The Regenerated Man

  • 1994
  • Movie
  • NR
  • Horror, Science Fiction

If the title of THE REGENERATED MAN sounds like a throwback to '50s B-movies, that's appropriate, since the movie plays like Eisenhower-era pulp. Dr. Robert Clarke (Arthur Lundquist) is a young scientist researching the regeneration of human cells with his assistants Kathryn (Cheryl Hendricks), who is also his girlfriend, and Tony (Andrew Fetherolf)....read more

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If the title of THE REGENERATED MAN sounds like a throwback to '50s B-movies, that's appropriate, since the movie plays like Eisenhower-era pulp.

Dr. Robert Clarke (Arthur Lundquist) is a young scientist researching the regeneration of human cells with his assistants Kathryn (Cheryl Hendricks), who is also his girlfriend, and Tony (Andrew Fetherolf). They're working on a formula that will allow people to grow back lost limbs, but one

night, some thugs break into the lab when Dr. Clarke is working late. The crooks believe Dr. Clarke is hiding gold there, and when he insists he has none, they force him to swallow his own chemicals and leave him for dead. But instead of killing him, the formula transforms him into a hideous

creature that uses its own anatomy as a weapon, firing bone fragments at its victims or strangling them with veins and viscera.

Soon afterward, a bum (Eric Marshall) finds a test tube full of the same chemicals in the trash and drinks it, becoming a similar creature. As the thugs who attacked Dr. Clarke, as well as other criminals and local workers, are hideously killed, Dr. Clarke realizes that blackouts he's been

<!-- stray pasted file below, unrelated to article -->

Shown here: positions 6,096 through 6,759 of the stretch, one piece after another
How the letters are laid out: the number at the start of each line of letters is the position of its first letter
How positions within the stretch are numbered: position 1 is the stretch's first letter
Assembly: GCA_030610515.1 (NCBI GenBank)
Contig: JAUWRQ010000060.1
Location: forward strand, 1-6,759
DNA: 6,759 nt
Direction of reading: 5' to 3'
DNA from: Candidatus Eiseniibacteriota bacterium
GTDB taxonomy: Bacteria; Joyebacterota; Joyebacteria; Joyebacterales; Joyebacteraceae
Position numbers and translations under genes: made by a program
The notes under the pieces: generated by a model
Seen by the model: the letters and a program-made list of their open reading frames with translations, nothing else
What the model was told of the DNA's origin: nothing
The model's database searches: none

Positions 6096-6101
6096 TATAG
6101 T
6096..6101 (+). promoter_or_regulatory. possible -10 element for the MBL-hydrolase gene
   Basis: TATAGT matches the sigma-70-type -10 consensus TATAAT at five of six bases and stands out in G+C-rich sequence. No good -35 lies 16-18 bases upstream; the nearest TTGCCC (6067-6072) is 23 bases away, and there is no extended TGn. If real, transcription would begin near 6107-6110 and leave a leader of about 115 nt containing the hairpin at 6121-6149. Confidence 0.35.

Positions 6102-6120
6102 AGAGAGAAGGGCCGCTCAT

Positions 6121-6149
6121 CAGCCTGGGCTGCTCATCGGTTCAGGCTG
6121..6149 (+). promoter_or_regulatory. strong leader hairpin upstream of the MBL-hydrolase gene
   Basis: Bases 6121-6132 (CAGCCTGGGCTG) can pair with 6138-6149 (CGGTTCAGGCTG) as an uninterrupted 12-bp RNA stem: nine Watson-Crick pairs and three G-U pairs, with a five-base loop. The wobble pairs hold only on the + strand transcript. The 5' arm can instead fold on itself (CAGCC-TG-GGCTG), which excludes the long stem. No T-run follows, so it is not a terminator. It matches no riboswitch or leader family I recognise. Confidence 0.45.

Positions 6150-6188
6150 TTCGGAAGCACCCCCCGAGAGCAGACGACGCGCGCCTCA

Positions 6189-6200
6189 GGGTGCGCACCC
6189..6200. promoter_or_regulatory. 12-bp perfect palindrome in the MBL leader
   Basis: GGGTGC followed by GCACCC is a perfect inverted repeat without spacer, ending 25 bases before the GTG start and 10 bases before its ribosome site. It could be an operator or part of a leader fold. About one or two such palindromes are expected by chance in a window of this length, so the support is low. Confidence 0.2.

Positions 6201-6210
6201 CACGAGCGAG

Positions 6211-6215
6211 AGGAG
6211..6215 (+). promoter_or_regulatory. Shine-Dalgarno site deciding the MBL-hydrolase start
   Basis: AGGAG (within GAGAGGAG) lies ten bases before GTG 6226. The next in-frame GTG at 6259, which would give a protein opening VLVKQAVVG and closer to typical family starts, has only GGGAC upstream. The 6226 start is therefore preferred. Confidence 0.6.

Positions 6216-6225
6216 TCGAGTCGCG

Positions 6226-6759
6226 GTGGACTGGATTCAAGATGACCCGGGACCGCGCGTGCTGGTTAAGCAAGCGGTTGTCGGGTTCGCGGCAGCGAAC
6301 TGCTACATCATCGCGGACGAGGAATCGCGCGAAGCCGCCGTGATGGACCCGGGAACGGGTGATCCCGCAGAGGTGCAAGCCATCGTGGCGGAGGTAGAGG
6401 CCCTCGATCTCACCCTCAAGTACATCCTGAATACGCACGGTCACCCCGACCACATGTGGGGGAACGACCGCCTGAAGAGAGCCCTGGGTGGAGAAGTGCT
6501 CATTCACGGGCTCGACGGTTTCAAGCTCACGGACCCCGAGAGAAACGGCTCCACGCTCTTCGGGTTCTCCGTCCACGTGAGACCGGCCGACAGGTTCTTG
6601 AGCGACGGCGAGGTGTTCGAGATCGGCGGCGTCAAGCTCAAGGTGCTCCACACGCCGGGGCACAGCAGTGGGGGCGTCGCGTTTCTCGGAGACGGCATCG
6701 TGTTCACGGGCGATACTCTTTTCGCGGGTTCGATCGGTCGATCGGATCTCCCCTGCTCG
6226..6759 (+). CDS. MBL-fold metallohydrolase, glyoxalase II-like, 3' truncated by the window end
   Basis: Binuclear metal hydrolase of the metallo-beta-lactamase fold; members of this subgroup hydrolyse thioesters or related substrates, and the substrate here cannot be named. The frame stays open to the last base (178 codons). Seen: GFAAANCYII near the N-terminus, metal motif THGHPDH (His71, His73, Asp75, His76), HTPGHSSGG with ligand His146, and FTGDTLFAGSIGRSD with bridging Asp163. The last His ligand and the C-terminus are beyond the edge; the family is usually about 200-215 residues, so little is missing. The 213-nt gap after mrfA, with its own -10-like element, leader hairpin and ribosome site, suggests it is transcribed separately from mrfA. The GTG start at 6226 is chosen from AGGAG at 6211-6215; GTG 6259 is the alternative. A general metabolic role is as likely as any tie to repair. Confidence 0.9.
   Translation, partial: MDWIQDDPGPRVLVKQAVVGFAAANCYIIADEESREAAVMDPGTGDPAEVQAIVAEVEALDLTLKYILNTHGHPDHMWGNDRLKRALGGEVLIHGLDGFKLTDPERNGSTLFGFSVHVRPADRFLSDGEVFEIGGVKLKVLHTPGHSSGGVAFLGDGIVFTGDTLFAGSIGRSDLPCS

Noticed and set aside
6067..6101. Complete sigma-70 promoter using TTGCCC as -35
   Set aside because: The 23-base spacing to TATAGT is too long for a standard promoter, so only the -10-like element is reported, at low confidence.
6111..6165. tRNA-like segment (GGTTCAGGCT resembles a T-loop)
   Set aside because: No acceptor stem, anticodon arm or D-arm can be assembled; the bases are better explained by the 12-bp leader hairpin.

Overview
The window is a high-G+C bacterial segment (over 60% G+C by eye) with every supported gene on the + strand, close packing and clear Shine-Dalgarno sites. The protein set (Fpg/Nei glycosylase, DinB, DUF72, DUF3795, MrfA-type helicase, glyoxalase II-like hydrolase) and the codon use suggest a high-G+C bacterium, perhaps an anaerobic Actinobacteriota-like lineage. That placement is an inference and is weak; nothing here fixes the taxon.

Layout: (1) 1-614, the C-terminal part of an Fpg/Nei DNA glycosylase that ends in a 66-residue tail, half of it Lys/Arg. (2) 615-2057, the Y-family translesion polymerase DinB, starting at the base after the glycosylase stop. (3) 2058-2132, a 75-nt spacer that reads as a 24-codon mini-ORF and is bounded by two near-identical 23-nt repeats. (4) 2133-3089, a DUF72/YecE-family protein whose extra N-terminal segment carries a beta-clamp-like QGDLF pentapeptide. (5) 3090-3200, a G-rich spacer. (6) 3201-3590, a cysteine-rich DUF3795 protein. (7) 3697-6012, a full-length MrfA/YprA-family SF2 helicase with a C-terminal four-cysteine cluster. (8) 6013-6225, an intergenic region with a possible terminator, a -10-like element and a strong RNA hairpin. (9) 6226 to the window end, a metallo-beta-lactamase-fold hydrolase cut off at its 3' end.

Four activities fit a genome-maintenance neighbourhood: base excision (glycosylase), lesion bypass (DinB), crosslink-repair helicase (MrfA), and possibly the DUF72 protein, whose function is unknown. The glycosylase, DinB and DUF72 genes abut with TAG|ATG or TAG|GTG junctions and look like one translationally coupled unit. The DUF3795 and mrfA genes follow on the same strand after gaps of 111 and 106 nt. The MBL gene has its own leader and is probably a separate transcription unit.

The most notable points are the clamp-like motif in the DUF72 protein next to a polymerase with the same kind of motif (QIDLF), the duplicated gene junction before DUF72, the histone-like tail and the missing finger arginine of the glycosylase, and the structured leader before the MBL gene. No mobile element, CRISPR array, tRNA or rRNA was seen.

having correspond to the times the murders occurred and figures out what's happening. With Kathryn and Tony, he begins to work on an antidote, but before they can perfect it, the doctor transforms again and escapes. Tracking the creature to a warehouse with the help of police, Kathryn and Tony

shoot him with a chemical that should return him to normal. Instead, it accelerates the mutation and transforms him into a gigantic monster that spontaneously explodes. Returning to the lab, Kathryn and Tony are shocked when they're confronted by the creature, which then changes back into Dr.

Clarke. It was the bum who died at the warehouse, and for now, it appears that Dr. Clarke will remain normal for good.

Clearly intended to pay homage to the horror cheapies of yore (right down to naming its lead character after the star of 1958's THE HIDEOUS SUN DEMON), THE REGENERATED MAN has all the familiar ingredients: science gone awry, a dedicated doctor and his devoted girlfriend, cartoony bad guys, a

hardboiled detective (Greg Sullivan) in search of the truth, and a casual contempt for the rules of reality. It also, unfortunately, reproduces such "qualities" as static camerawork, cheap sets, limited characters, and corny dialogue, without any kind of contemporary or knowing spin on the

material. Perhaps Ted A. Bohus, credited as director, co-writer, and co-producer, felt that simply inserting these elements into a modern setting would automatically provide a humorous contrast, or maybe he just respects the genre too much to poke fun at it. Either way, sadly, it comes off here as

dated and trite.

The one concession to modern sensibilities, as one might expect, is the increased gore and nudity quotient. The makeup effects by Vincent Guastini and brief computer-generated visuals by Dan Taylor (both of whom collaborated with Bohus on the far superior METAMORPHOSIS: THE ALIEN FACTOR) are

well-realized on the low budget, but the pedestrian direction of the monster scenes--the creature simply steps into frame without much buildup, does his dirty work, and leaves--negates their horrific potential. The filmmakers' hearts seem to have been in the right place, but THE REGENERATED MAN

lacks the style or perspective to generate real chills. (Graphic violence, nudity, sexual situations, profanity.)

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  • Released: 1994
  • Rating: NR
  • Review: If the title of THE REGENERATED MAN sounds like a throwback to '50s B-movies, that's appropriate, since the movie plays like Eisenhower-era pulp. Dr. Robert Clarke (Arthur Lundquist) is a young scientist researching the regeneration of human cells with… (more)

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